Kyle Wynter-Stoner is a doctoral candidate in Near Eastern Languages and Civilizations at the University of Chicago. His research interests focus on the history of libraries and Arabic book culture during the Mamluk and Ottoman periods. In his dissertation he will be reconstructing the intellectual, social, and institutional history of the Maḥmūdīya library, the largest public library in Mamluk Cairo. The project involves the tracking of the manuscripts that once belonged to the library and retracing the journeys these books traveled once they were taken out of the library. His other research interests include Ottoman Egypt historiography in Arabic and Ottoman Turkish, as well as Mamluk period intellectual history. He is currently conducting archival research in Istanbul and will move to Cairo in September 2020 to continue his research.
Paper Abstract: The Mahmudiyah: the social and intellectual history of the largest public library in Mamluk Egypt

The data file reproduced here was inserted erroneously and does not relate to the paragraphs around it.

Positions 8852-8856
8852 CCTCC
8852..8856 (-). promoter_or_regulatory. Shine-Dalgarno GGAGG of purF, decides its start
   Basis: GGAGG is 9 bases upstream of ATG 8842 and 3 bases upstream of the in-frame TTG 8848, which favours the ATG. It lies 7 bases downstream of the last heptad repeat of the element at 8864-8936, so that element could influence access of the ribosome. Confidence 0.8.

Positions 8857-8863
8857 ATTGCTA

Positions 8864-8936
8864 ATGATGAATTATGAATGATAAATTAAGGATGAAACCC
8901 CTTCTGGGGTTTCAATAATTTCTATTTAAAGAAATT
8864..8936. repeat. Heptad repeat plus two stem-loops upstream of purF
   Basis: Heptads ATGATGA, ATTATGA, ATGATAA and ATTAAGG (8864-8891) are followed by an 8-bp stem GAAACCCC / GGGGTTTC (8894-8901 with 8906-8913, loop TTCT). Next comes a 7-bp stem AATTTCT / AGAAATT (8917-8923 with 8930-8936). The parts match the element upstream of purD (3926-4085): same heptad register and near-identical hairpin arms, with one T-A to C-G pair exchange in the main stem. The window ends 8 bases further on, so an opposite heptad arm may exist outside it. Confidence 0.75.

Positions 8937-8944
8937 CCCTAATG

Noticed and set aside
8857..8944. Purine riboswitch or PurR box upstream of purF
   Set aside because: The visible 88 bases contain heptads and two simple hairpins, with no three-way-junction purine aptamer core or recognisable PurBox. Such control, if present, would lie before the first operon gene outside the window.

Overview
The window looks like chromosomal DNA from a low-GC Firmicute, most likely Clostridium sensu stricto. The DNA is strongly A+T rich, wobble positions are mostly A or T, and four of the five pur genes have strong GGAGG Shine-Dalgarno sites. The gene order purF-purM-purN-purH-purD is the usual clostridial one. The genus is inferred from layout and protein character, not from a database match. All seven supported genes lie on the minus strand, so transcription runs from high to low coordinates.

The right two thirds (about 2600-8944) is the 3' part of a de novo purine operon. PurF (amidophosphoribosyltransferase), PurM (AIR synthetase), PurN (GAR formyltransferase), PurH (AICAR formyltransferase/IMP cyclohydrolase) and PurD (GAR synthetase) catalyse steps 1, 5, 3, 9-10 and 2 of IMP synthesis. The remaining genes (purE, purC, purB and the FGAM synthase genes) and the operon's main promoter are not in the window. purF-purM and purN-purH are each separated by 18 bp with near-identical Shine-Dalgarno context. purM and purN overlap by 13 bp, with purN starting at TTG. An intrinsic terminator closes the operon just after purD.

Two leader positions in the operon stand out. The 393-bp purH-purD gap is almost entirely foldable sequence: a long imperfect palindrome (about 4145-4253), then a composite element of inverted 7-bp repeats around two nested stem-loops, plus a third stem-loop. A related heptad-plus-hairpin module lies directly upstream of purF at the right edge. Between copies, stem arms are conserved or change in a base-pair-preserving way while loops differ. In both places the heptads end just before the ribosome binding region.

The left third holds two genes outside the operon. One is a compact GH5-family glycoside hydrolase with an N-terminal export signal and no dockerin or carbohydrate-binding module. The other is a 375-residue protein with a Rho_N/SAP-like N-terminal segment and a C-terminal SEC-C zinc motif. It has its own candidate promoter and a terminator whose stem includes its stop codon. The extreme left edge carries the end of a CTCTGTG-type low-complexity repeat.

The Maḥmūdīyah Library, constructed in Cairo in 1395 CE, was the largest recorded public library in Mamluk Empire. This library would go on to play a major role in the intellectual culture of the 15th century Cairo, becoming an important resource for the most important scholars of the era. Though the library no longer exists as a functioning institution today, many of the library’s surviving manuscripts are preserved in major Islamic manuscript repositories around the world. In my conference paper, I shall present my findings based on six months of researching and analyzing the Maḥmūdīyah manuscripts currently located in the archives of Istanbul such as the Topkapı Sarayı Palace Library, the Süleymaniye Library, the Köprülü Library, and the Millet Yazma Eser Library. By analyzing the codicological features of these manuscripts, as well as the notes left by readers and owners of the manuscripts throughout the centuries, I will show what kinds of people had access to the Maḥmūdīyah Library, as well as the various ways in which these people used the library and engaged with its texts. I will also use these notes to recreate the circulation histories of the Maḥmūdīyah’s manuscripts, tracing these books’ origins before entering the Maḥmūdīyah and the journeys they travelled after leaving the Maḥmūdīyah before finally reaching their current locations in Istanbul. This paper will shed new light on reading practices and book culture in Mamluk Egypt, as well as reveal new information about the circulation of Arabic manuscripts from Cairo to Istanbul.